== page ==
NEH Grant Provides Enhanced Access to Hundreds of Oral History Interviews About Yiddish and Modern Jewish Culture

Hundreds of interviews in the Yiddish Book Center’s Wexler Oral History Project’s collection have been made more accessible thanks to a grant from the National Endowment for the Humanities (NEH), which was recently completed. This three-year Humanities Collections and Reference Resources (HCRR) grant from the NEH Division of Preservation and Access funded work to enhance access to over 600 oral history interviews in the Project’s collection. These interviews, conducted in English, Yiddish, and other languages with narrators of all ages from a variety of backgrounds, provide a deeper understanding of the Jewish experience and the legacy and changing nature of Yiddish language and culture.

In announcing the completion of the grant-funded work, Yiddish Book Center executive director Susan Bronson commented, “Thanks to the NEH grant, the Center was able to take advantage of new technologies to provide unprecedented access to hundreds of oral histories that reflect a crucial chapter in the collective memory of the Jewish people. We’re delighted to announce completion of this work and invite the public to engage with this unique and important collection.”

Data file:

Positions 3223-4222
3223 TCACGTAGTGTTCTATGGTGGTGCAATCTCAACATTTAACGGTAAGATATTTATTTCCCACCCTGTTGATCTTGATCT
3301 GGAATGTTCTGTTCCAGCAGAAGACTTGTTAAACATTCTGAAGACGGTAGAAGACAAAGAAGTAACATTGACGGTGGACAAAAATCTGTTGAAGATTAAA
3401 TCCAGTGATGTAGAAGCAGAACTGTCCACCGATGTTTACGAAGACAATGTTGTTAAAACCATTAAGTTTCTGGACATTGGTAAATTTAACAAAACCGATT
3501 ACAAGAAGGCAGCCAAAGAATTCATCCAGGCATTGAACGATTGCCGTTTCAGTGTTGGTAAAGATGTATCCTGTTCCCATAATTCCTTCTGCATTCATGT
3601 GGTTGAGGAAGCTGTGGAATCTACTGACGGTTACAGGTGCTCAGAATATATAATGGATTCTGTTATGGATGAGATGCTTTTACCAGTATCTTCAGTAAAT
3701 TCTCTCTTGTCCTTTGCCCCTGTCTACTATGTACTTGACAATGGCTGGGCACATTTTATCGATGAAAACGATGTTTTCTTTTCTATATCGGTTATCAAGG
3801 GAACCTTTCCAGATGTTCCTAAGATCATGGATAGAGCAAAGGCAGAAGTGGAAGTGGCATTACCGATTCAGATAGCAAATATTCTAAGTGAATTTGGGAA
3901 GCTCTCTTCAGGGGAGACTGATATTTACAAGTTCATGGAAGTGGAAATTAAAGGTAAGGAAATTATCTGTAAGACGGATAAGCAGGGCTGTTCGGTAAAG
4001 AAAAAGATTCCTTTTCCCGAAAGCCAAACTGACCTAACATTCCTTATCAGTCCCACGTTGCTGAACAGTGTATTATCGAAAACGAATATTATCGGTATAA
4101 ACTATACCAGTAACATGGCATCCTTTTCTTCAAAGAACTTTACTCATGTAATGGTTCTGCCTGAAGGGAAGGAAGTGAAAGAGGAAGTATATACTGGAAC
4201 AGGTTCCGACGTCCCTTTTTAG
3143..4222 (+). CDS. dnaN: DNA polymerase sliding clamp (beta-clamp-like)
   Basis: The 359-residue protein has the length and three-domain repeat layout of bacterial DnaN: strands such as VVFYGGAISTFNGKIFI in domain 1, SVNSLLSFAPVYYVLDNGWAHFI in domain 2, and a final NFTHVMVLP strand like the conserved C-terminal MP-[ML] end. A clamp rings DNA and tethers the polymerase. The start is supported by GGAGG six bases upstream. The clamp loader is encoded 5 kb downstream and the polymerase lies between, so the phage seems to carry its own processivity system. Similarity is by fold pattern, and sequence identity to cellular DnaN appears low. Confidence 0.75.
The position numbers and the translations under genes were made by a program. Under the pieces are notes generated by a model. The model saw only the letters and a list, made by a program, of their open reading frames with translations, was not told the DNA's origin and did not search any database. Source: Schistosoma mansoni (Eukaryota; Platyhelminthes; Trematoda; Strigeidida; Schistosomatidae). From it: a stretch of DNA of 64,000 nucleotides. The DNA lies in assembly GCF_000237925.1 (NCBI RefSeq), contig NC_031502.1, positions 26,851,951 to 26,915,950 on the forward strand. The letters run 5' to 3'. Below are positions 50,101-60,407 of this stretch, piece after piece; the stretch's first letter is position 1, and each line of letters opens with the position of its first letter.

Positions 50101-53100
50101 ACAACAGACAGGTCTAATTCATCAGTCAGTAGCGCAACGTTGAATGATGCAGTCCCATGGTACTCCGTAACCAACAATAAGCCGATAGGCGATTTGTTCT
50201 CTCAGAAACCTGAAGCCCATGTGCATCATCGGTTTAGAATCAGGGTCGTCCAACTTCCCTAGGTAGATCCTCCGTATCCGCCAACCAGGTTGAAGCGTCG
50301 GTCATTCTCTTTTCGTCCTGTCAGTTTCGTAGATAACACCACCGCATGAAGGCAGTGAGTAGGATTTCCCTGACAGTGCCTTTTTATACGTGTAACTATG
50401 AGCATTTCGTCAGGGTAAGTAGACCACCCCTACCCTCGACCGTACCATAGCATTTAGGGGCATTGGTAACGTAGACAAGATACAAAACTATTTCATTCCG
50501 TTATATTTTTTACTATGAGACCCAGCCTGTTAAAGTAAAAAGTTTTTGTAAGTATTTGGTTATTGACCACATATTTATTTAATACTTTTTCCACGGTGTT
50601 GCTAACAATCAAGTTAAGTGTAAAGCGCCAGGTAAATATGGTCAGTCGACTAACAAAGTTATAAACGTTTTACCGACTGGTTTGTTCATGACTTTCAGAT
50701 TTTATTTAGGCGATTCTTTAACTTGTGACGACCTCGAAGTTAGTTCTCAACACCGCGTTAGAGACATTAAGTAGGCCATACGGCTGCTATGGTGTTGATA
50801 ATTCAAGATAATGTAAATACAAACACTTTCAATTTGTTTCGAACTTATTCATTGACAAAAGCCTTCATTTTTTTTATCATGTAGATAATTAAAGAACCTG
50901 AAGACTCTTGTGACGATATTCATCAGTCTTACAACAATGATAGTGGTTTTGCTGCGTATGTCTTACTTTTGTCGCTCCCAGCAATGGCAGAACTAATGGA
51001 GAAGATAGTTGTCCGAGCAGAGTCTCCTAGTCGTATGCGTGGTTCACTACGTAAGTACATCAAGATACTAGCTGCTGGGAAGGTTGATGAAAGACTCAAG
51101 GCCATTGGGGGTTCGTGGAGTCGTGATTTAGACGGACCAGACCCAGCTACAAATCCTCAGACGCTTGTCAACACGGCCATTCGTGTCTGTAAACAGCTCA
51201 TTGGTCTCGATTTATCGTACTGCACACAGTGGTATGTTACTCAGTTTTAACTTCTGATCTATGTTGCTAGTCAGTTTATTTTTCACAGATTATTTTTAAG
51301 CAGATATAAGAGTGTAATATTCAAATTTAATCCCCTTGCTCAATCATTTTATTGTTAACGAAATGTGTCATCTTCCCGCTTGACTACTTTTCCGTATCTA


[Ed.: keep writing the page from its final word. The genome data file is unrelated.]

The four major components of this grant include transcribing English-language interviews; indexing interviews; addition of an enhanced feature to display the personal photographs and artifacts collected along with the interviews; and updating, expanding, and standardizing the collection’s metadata. Some 400 of these interviews will be synced minute-by-minute with their transcripts, and the majority of the collection will have a timecoded index of interview contents. These new features make the Wexler Oral History Project’s collection more accessible both to the general public and to students, researchers, language pedagogues, filmmakers, and journalists, for whom it serves as a valuable source of primary material on Yiddish and Jewish language and culture.

As the Project’s director, Christa Whitney, explained, “Users can now toggle back and forth between the interview transcript and its index. This will allow many opportunities for new uses of our collection—for example, if a documentary filmmaker is working on a film about the Warsaw Ghetto, or if an academic is writing about a Yiddish publication, or a musician is researching the work of a specific cantor, they will be able to access the relevant materials in our collection quickly and comprehensively.”

Since 2010, the Wexler Oral History Project has recorded more than 1,000 in-depth video interviews, all of which are made freely available to view or download on the Yiddish Book Center’s website. You can browse the full collection at and learn more about these new features at